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The Arctic region is as rich in resources as it is harsh and remote. The safe and ecological extraction of these resources is becoming a prominent commercial and geo-political issue. But many components need to be put in place before that becomes a reality, including the use of Dynamic Positioning (DP), which is vital in Arctic conditions due to the impracticality and cost of mooring. Through the Dynamic Positioning in Ice (DYPIC) project, Kongsberg, Statoil, Hamburg Ship Model Basin (HSVA) and the Norwegian University of Science and Technology (NTNU) are taking important steps on the way to bringing the first ice-optimised DP system to market.

  • Gunvor Hatling Midtbø
    Vice President, Communications

With an estimated 22 percent of the world’s undiscovered, technically recoverable resources lying within the Arctic Circle, the industry is looking north. DYPIC project lead at Statoil, Arne Gürtner, says developing the technology necessary for complex offshore exploration is part of Statoil’s overall strategy.

“The Arctic is a very high-potential region, particularly for hydrocarbon resources. As a technology-focused upstream company, our aim is to encourage the development of technology required to conduct exploration in the region,” says Gürtner.

While DP is widely used for exploration operations in open waters, it needs to be heavily modified for Arctic conditions. This is done by identifying and mitigating additional risk factors and although this is an arduous process, Gürtner says DP is a critical element.

“The development of an ice-optimised DP system is essential. Operating safely and efficiently in Arctic conditions requires vessels to have accurate station-keeping abilities. If we can successfully deliver a stable DP technology for ice it will allow us to access the resource-rich areas for longer periods during a year,” he says.


Statoil’s long-term objective is the commercial availability of a DP system, but the complex nature of the technology requires it to be developed in stages. The DYPIC project mainly focuses on getting a fully-automatic DP system working in a test environment.

Initially, physical model tests are being used to determine the necessary input parameters for a full-scale DP system. Data from test results is used to improve the DP system and provides millions of parameters for the development of numerical modelling, done by NTNU. The modelling supplements physical testing, and in turn helps to further enhance the technology. According to Kongsberg project lead, Torbjørn Hals, the project has been highly successful so far.

“We are about halfway through the project, with extensive testing having already been conducted in the HSVA model basin. Analysis from the results has helped us to improve the DP system in the test vessel. Data has also been funnelled back into preliminary numerical modelling,” he says.


The famous urban legend claims that Eskimos have hundreds of words for snow. Those involved in the DYPIC project must be tempted to create a few of their own for ice, in order to describe the many variations in ice conditions that have unique and drastic effects on vessels and their DP systems.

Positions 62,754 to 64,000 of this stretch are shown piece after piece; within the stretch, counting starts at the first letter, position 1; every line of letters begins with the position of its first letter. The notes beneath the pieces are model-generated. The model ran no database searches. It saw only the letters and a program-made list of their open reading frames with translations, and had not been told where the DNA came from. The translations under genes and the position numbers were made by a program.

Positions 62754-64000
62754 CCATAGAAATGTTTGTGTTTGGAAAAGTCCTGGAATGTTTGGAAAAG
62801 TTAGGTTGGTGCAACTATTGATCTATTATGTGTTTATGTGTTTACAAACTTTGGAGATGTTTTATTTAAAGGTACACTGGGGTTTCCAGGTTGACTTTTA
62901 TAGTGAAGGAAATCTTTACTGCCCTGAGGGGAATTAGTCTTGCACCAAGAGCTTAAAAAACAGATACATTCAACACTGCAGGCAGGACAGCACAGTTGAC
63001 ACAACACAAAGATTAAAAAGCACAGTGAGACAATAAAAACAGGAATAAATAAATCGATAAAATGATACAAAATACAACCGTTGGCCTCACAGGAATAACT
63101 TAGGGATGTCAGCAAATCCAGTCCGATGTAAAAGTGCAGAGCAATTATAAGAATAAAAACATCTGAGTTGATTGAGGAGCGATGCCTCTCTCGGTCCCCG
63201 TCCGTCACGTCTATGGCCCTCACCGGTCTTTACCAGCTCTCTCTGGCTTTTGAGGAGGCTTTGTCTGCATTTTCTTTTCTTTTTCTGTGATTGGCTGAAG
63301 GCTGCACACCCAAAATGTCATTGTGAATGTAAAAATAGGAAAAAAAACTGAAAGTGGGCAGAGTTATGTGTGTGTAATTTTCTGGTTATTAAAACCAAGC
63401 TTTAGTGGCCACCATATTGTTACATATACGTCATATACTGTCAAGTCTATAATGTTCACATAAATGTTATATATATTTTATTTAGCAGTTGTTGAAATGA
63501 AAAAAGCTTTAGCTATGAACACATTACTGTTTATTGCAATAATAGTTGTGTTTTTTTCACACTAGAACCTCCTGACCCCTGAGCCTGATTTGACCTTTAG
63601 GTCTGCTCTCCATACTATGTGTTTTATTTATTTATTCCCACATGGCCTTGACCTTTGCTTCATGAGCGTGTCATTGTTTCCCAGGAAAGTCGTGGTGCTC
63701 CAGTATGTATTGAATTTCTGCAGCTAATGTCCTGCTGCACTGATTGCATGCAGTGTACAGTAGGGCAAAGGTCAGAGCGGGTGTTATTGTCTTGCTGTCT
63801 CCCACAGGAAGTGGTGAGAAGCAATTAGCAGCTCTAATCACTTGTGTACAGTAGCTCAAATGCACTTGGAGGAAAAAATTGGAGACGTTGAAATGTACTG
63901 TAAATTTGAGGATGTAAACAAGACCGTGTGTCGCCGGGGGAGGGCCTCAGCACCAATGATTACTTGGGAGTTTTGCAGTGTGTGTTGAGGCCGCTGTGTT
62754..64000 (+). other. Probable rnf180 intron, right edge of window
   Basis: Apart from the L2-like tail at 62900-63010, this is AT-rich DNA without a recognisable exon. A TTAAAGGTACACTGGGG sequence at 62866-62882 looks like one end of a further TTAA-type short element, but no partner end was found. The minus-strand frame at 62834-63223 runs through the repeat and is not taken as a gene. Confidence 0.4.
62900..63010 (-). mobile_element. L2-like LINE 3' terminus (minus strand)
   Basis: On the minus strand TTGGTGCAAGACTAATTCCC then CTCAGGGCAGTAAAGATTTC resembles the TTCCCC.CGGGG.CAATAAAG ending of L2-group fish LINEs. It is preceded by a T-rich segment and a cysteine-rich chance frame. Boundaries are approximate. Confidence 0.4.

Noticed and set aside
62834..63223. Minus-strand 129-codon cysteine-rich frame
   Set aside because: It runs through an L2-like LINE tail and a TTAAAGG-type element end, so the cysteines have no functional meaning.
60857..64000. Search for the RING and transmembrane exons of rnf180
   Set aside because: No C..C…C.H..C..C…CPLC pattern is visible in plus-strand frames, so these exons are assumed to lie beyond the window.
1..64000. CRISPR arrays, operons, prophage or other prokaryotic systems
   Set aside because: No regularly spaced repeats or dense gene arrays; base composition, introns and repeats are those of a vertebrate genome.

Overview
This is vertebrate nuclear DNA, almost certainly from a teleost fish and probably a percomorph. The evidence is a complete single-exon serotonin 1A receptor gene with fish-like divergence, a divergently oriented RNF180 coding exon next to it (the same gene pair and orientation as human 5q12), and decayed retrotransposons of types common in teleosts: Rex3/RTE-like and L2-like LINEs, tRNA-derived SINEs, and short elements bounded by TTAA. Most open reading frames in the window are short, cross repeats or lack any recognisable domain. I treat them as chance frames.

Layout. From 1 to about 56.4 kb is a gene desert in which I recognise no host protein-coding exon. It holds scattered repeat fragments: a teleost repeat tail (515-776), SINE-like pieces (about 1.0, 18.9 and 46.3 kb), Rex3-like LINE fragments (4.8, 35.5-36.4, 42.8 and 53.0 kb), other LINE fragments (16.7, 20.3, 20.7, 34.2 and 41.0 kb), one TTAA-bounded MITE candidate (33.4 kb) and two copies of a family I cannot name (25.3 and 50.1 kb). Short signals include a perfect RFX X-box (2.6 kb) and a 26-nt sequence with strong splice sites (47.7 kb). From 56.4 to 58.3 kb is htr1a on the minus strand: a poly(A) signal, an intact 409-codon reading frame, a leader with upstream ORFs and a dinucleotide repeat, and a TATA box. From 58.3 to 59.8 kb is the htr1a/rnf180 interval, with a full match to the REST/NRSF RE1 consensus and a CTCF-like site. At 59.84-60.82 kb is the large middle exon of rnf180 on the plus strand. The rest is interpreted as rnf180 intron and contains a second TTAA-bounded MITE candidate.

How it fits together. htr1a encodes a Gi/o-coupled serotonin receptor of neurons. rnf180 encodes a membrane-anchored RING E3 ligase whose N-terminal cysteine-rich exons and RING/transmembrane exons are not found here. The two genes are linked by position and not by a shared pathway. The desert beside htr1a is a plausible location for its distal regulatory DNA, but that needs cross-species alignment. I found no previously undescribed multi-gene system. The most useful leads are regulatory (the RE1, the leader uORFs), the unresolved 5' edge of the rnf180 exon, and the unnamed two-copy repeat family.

Varying degrees of ice thickness, flows, density, ice accumulation on ships and sudden increases and decreases of pressure are just some of the many factors that affect the station keeping ability of vessels. The DYPIC project focuses mainly on broken and managed ice. This is due to thick ice posing too difficult a problem and the fact that DP operations will be supported by physical ice management (i.e. ice breakers).

Add a list of other variables including the unique characteristics of each vessel and the need to ensure safe redundancy levels, and you start to see why, according to Gürtner, the project requires the expertise of several partners to achieve a successful outcome. “The DYPIC project is very complex and would not have been a realistic undertaking without incorporating the expertise of the partners involved. Statoil has a tradition of technology development in cooperation with other industry leaders. If you are serious about creating an innovative solution to a complex problem, a collaborative effort is vital,” explains Gürtner.

Arne Gürtner, DYPIC project lead, Statoil - Kongsberg is involved in many joint industry projects and sees collaboration as essential to making technological advancements that benefit entire industries.


Though the harsh environment is the main challenge, there are others. For project lead at HSVA, Peter Jochmann, the difficulty is in trying to create a real-life simulation while also understanding how the limitations of the test environment affect results.

"We have never done DP in such a harsh environment," he says. "Though we try to make the test environment as realistic as possible, there are many factors that we can't simulate like the extreme temperatures and darkness. The challenge then is to factor those considerations into the data so that the DP technology can handle those conditions."

Hals explains that for Kongsberg, the main challenge is to ensure that the data and numerical modelling are used to refine the technology to the greatest extent possible.

Gürtner agrees: "The real challenge is making sure all the learning and algorithms from the tests are utilised to ensure a highly practical outcome."